• Capable of 100,000 cycles, per Clause 24
  • The switched electrical load (Le) in kVA is less than or equal to:

o        Le = 5 × (6.7/Su)4 when breaking all phases (~66 kVA)

o        Le = 2.5 × (6.7/Su)4 when breaking two legs of a three-phase load, or when breaking one or two legs of a single-phase load

where

o        Le is the switched inductive electrical load in kilovolt amperes (kVA)

o        Su is the burning velocity of a refrigerant in centimeters per second (cm/s)

See UL 60335-2-89, 2nd edition, Clause 22.111.1DV for more information on compliance measurement and testing.

Note: For Copeland’s A2L compressor optimization process, all on-board electrical components have been individually qualified under the UL 60079-15 standard. This gives OEMs the option to leverage pre-optimized compressors, rather than having to undertake their own compressor electronics qualification processes.

Electrical enclosure and/or system-level certification

For electrical enclosures, Annex 101.DVM provides a comprehensive range of testing requirements to certify that they comply with its flame-arrest enclosure verification standard. A flame-arrest enclosure is defined as a “device or assembly enclosing components with electrical contacts that are made and broken, or similar devices which can become a source of ignition”.

A qualifying enclosure must be able to withstand the internal ignition of leaked A2L refrigerant vapor, without suffering damage and transmitting flame to an external concentration of the same refrigerant. Note: qualified individual electrical components contained within a flame-arrest enclosure are not to be considered as sources of ignition.

If all openings in the flame-arrest enclosure comply with the Annex 101.DVM standard, the enclosure is considered compliant.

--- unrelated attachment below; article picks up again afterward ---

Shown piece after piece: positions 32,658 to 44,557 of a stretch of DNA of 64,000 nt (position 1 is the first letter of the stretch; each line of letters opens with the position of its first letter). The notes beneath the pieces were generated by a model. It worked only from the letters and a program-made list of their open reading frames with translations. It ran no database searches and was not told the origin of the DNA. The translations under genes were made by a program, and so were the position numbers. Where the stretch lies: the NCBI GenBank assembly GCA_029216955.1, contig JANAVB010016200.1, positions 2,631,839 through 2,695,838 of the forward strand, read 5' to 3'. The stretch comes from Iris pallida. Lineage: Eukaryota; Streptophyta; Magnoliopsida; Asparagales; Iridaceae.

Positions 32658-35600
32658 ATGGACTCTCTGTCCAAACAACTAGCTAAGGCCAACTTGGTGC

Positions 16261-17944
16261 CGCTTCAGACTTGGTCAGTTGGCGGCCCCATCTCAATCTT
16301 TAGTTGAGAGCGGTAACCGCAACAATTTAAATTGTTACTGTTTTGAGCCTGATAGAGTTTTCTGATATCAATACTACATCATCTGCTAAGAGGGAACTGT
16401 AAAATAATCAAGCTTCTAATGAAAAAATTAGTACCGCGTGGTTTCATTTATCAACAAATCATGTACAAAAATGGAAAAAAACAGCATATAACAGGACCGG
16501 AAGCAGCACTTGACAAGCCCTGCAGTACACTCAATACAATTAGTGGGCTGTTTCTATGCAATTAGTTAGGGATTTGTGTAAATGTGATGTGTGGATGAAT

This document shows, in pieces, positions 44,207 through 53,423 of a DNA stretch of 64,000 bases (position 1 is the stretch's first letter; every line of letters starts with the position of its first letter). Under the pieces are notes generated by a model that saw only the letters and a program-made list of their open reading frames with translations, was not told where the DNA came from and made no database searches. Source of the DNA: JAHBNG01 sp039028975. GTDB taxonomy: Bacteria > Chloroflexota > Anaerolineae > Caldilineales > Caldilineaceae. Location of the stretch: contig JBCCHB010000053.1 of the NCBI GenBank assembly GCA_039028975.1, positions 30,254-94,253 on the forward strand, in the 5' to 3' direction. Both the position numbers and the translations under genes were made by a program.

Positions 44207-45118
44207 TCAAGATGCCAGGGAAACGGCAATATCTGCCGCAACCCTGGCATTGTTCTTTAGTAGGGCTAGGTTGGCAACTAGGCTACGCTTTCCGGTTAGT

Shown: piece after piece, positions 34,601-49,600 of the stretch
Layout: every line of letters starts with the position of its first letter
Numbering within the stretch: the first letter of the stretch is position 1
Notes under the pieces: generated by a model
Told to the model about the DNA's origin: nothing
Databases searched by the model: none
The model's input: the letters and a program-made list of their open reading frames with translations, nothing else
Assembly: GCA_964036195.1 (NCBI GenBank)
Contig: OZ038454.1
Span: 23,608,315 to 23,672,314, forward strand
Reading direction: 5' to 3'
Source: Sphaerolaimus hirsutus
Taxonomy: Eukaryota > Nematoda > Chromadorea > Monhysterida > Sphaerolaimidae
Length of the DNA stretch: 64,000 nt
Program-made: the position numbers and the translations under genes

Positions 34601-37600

A2L safety compliance for variable frequency drives

Many OEMs are integrating variable-speed compression technology to improve system energy efficiencies, performance and reliability. The solution combines efficient scroll compressors with VFDs, which introduces another electrical component that must be certified for use in A2L refrigeration systems.

Per UL 60335-2-89, 2nd edition, VFDs are required to be certified to the UL 61800-5-1 standard. In addition to following the same testing 2-89 procedures for electrical components and enclosures, UL 61800-5-1 has specific spacing requirements for VFD components.

Copeland™ VFDs, EVM/EVH Series, are certified under this standard to meet applicable A2L qualification requirements for electrical components. In addition, select Copeland scroll variable-speed compressors are in the process of being optimized for use with A2L refrigerants. Production for A2L-optimized refrigeration compression models began in June 2023, and subsequent model releases will be staggered across all major product platforms in a timely and competitive manner.

Copeland VFDs utilize onboard relays that must be hermetically sealed and approved as defined in the UL 60079-15 standard. Additional common VFD components that could become potential sources of sparking — such as metal oxide varistors (MOVs) and transformers — must also be evaluated and modified to ensure fail-safe and/or non-sparking characteristics.

Surface temperature guidelines

Regardless of all other testing and certification measures, the surface temperature limits of affected electrical devices must also be factored into the A2L safety equation. Per Clause 22.114 in the UL 60335-2-89, 2nd edition standard, surface temperatures cannot exceed those defined in table 102.DV.

Copeland adheres to these guidelines for our own A2L electronic device certification processes.

Supporting our OEM partners

Copeland is committed to developing safe, A2L-optimized compression, controls and electrical componentry to help OEMs certify and complete their A2L equipment design cycles. Our individual components meet the certification requirements of UL 60335-2-89, Annex 101.DVL using the following A2L refrigerants: R-455A (146 GWP), R-454C (148 GWP), R-454A (238 GWP), R-32 (675 GWP) and R-454B (466 GWP). We have the application and engineering expertise — and flammable refrigerant testing facilities — to help OEMs maximize equipment safety using the next generation of low-GWP refrigerants.

To learn more about the safe use of A2L refrigerants in commercial refrigeration, please visit our website.

Joe Summers

Author bio:

Working in collaboration with many of the highly skilled engineers at Copeland, Joe Summers leads new product development activities as the senior product manager for scroll and drives. In his role, he and his team develop variable speed compressors, variable frequency drives and low-power electronics focused on the cold chain. Joe has worked in the electro-mechanical engineering industry for over a decade. He earned a degree in electronics technology from Upper Valley Career Center, a bachelor’s degree from University of Toledo, and an MBA from the University of Dayton.